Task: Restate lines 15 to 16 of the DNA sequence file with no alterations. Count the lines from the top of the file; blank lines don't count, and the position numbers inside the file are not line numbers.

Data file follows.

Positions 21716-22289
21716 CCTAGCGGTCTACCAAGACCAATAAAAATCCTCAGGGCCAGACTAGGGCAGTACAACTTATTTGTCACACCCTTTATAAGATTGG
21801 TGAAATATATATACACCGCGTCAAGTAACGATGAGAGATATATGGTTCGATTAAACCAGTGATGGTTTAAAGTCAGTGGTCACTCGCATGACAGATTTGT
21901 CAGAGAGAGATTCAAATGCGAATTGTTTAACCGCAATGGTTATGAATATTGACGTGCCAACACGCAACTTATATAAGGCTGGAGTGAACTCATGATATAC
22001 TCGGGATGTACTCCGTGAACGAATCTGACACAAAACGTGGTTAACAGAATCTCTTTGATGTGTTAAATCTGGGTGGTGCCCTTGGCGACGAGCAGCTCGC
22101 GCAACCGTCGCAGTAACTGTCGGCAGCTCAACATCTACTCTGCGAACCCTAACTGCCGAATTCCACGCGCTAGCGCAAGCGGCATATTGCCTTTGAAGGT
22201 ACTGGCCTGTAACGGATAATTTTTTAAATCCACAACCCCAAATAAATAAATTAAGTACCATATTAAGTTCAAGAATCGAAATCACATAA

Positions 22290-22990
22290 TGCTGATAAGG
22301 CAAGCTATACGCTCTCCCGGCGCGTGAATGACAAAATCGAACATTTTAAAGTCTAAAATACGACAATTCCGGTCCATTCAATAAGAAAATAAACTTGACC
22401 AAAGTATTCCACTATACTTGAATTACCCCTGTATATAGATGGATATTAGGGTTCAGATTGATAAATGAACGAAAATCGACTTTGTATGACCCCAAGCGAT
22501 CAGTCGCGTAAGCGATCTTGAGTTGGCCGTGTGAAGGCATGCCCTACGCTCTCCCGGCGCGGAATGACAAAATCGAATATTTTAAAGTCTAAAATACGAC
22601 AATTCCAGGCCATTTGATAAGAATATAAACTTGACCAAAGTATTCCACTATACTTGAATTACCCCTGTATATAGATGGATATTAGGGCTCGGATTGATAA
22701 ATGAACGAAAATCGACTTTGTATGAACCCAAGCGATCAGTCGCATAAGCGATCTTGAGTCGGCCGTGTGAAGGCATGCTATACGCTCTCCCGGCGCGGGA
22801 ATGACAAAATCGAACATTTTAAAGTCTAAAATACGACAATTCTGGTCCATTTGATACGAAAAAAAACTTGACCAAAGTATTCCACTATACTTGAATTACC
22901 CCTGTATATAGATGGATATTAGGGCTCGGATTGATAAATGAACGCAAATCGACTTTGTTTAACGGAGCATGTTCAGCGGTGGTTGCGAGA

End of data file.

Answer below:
22801 ATGACAAAATCGAACATTTTAAAGTCTAAAATACGACAATTCTGGTCCATTTGATACGAAAAAAAACTTGACCAAAGTATTCCACTATACTTGAATTACC
22901 CCTGTATATAGATGGATATTAGGGCTCGGATTGATAAATGAACGCAAATCGACTTTGTTTAACGGAGCATGTTCAGCGGTGGTTGCGAGA